[UPDATE 29 Aug 11pm]: Minister Shanmugam has decided not to file a police report after all, and has instead met with the woman who made the comments. He discovered that she did not have any ill-will, despite making those “completely untrue” accusations.
She also made an apology for her comments.
Social Media Activist Sangeetha Thanapal calls Minister Shanmugam an “islamophobic bigot”, Shanmugan fires back
On Friday (28 Aug), Minister for Law and Foreign Affairs K Shanmugam revealed via Facebook that he intends to file a police report over a Facebook post that misinterpreted his comments on the Malaysian education system, which he had made at a media forum that night.
He called the Facebook post “inaccurate and seditious”.
The minister was speaking to media professionals at a forum organised by the Singapore Press Club about the worsening state of the Malaysian economy. He mentioned how the rising racial, religious, and political polarisation of Malaysia may have serious implications for Singapore’s own economy and social cohesion.
Minister Shanmugam highlighted Malaysia’s rising polarisation, by highlighting how increasingly the Chinese children in Malaysia are attending Chinese-medium schools while the Malay children go to mainstream schools, “ which are becoming more Malay and Islamic.”
The individual, Sangeetha Thanapal, is an independent scholar involved in anti-racism work in Singapore. She wrote a lengthy Facebook post, accusing the minister of being racist.
In response, Minister Shanmugam replied on his own Facebook post that Thanapal had unfortunately twisted what I had said and suggested that I was an ‘Islamaphobic bigot who thinks Malay-Muslims are a threat’. He also shared that he intended to file a police report.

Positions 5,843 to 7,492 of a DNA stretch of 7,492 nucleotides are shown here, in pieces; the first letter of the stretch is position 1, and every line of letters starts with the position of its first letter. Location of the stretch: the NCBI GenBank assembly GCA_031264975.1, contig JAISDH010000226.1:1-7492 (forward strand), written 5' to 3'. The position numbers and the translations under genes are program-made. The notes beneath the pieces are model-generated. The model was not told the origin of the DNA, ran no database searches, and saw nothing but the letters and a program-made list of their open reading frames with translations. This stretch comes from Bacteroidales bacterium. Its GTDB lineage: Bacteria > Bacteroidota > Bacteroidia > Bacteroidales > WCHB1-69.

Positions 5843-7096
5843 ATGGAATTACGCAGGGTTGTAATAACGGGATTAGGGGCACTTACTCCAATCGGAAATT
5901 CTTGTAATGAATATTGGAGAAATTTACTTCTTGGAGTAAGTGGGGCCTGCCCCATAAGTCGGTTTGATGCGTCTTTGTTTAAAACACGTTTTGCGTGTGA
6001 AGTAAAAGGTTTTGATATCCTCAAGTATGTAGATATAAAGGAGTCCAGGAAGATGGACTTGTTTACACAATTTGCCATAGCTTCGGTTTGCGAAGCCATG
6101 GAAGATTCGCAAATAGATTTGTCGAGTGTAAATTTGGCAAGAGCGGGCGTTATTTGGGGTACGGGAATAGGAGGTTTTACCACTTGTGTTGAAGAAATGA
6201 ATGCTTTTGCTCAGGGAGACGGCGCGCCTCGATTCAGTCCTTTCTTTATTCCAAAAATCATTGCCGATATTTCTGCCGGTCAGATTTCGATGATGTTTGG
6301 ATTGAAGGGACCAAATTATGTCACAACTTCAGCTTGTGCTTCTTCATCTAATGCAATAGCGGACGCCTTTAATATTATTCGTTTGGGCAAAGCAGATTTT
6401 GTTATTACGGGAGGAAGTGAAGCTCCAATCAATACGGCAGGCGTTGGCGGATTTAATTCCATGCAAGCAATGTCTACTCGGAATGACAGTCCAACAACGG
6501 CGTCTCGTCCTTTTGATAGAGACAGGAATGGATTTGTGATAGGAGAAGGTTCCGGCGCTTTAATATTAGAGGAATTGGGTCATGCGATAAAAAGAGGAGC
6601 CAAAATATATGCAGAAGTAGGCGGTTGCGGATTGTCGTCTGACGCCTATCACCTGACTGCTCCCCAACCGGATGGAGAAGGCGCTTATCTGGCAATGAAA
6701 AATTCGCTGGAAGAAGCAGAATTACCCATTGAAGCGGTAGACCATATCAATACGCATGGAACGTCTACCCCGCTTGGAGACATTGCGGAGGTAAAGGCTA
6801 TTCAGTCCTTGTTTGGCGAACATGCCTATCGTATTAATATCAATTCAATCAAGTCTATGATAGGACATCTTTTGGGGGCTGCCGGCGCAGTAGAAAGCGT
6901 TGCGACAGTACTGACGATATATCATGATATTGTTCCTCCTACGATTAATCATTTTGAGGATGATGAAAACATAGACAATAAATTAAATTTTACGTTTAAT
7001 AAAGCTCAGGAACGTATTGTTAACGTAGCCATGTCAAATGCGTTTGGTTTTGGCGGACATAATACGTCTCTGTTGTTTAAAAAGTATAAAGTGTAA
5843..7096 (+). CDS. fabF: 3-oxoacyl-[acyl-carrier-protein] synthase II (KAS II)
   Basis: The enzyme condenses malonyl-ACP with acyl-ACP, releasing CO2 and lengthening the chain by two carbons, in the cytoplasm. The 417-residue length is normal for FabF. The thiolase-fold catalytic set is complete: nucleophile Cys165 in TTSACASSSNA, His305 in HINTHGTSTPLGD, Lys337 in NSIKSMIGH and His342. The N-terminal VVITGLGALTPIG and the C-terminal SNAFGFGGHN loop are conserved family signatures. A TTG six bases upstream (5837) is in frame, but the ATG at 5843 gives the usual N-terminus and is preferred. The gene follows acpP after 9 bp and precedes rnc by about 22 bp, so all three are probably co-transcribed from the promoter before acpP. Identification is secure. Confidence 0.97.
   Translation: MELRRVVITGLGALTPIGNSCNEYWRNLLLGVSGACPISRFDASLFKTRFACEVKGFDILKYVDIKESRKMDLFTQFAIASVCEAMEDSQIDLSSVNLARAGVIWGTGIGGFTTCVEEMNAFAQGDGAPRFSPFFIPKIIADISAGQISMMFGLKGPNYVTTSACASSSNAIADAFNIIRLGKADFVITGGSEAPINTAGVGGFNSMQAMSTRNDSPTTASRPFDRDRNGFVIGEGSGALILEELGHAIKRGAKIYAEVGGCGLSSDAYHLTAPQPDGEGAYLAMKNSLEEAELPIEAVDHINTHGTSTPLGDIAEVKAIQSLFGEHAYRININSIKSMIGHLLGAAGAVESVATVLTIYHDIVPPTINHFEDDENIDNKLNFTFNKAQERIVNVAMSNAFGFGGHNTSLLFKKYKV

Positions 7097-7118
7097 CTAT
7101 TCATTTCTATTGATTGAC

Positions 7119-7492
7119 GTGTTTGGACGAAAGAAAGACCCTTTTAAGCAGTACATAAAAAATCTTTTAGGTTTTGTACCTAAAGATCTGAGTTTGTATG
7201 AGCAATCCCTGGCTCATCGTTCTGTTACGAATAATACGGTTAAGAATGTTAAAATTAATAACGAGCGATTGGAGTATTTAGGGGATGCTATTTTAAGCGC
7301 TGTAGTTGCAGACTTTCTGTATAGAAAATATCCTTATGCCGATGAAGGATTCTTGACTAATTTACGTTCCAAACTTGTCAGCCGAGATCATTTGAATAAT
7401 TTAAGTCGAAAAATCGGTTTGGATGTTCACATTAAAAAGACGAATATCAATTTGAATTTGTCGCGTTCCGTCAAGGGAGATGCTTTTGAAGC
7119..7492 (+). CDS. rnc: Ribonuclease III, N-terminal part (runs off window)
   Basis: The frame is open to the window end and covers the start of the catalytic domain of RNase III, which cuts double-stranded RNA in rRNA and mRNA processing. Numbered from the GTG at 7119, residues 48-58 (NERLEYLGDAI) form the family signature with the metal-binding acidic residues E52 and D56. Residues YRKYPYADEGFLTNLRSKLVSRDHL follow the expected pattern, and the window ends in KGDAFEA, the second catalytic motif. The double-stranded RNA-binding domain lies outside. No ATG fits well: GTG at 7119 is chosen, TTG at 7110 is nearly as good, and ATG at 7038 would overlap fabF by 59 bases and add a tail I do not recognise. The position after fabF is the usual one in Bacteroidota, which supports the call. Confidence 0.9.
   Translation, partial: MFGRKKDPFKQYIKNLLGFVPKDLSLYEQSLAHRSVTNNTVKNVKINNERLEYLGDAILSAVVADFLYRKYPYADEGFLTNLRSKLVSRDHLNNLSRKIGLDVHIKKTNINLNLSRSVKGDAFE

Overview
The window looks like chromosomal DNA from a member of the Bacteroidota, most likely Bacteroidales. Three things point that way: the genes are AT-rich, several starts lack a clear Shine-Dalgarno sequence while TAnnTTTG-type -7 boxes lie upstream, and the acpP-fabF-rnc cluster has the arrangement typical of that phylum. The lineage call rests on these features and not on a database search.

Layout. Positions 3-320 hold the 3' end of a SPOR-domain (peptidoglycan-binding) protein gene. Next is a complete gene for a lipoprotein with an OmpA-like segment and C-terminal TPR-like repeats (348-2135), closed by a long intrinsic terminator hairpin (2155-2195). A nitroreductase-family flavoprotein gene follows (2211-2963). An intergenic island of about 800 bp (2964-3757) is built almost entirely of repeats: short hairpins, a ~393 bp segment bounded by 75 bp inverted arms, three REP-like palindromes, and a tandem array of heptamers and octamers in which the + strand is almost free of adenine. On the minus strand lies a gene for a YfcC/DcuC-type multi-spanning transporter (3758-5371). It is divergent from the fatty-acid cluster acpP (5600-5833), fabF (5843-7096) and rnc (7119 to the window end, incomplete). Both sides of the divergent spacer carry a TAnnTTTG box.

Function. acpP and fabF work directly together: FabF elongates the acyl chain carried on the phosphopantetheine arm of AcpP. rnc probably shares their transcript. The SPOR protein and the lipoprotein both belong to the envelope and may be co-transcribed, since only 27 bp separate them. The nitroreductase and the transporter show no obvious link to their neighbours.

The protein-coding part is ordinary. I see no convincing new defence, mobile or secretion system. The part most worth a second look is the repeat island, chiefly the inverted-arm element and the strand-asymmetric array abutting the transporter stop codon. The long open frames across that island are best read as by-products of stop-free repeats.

Whoop whoop, that’s the sound of the police
Nomination day isn’t even upon us, and this is already the second police report made by a politician.
The first police report of GE2015 was made by Workers’ Party’s Daniel Goh, who faced allegations of infidelity via an anonymous letter sent to the media.
This case seems largely different though.
No doubt the minister was misquoted and a snap judgement was made by Thanapal. But filing a police report will just escalate the situation unnecessarily.
Perhaps just ask for a humble apology?
In the age of online media, there are thousands of unfair comments made about people every day by readers who don’t fully understand or don’t even read articles beyond the headlines. Unfortunately for Thanapal, her comments reached further than she had expected.
She has since taken down the Facebook post.
Give Singapore readers the credit to be able to discern a Facebook post that holds on weight and filter it out. Her tactics are divisive, and not one that all Singaporean minorities would agree with.
After all, we have a good education system to rely on.
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